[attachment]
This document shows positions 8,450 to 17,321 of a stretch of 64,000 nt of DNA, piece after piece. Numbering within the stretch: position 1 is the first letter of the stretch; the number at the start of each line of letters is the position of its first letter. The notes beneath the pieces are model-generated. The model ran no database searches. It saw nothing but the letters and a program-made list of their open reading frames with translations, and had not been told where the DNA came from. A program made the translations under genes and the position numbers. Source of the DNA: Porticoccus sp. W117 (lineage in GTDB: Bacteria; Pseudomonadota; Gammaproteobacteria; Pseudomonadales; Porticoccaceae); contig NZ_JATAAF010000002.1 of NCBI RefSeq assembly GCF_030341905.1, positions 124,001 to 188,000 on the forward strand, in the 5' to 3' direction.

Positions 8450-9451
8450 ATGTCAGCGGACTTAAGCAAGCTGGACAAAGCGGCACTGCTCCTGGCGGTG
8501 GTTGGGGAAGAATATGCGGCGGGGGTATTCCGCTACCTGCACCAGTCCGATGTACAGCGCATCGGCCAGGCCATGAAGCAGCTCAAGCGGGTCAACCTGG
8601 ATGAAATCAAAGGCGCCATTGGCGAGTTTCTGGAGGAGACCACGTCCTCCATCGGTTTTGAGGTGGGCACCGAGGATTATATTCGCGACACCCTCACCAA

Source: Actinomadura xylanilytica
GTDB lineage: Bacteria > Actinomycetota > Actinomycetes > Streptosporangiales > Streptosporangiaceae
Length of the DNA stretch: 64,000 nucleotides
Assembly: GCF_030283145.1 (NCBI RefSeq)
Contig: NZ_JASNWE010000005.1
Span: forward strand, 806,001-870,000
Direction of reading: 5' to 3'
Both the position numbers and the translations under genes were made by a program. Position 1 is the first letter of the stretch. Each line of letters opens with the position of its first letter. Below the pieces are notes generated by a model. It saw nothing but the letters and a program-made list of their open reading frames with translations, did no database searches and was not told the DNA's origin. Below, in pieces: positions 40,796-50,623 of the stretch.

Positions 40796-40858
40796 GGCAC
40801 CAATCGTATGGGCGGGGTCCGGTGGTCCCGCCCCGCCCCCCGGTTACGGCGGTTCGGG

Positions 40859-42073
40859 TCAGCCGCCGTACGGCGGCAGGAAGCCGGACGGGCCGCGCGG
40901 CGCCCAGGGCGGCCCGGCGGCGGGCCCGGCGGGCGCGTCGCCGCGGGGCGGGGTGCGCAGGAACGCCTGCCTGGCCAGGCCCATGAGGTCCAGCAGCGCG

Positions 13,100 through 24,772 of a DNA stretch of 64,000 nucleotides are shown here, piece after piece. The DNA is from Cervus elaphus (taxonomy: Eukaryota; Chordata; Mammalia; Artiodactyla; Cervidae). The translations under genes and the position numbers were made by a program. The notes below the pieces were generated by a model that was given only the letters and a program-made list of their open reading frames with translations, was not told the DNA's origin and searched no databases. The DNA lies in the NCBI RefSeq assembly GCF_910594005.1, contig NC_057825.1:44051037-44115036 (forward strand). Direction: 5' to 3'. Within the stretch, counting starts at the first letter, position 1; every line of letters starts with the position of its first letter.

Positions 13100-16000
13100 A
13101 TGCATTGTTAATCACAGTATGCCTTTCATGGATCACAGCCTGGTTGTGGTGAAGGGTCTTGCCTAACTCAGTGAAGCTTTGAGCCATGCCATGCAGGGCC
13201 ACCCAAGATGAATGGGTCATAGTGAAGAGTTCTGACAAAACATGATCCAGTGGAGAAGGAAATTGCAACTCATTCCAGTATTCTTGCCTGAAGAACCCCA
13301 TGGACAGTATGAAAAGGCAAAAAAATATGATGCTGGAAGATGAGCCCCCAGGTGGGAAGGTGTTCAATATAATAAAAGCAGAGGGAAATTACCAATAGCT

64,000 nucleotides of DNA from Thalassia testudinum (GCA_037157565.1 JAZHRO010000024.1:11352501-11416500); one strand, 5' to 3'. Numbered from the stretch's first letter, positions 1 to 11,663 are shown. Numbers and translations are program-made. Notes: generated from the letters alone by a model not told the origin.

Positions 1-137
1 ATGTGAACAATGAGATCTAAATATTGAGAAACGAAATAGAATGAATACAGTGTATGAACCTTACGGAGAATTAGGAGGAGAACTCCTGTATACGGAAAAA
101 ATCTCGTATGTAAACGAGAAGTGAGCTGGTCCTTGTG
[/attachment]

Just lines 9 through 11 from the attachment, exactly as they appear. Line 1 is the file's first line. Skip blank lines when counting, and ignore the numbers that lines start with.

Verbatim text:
Assembly: GCF_030283145.1 (NCBI RefSeq)
Contig: NZ_JASNWE010000005.1
Span: forward strand, 806,001-870,000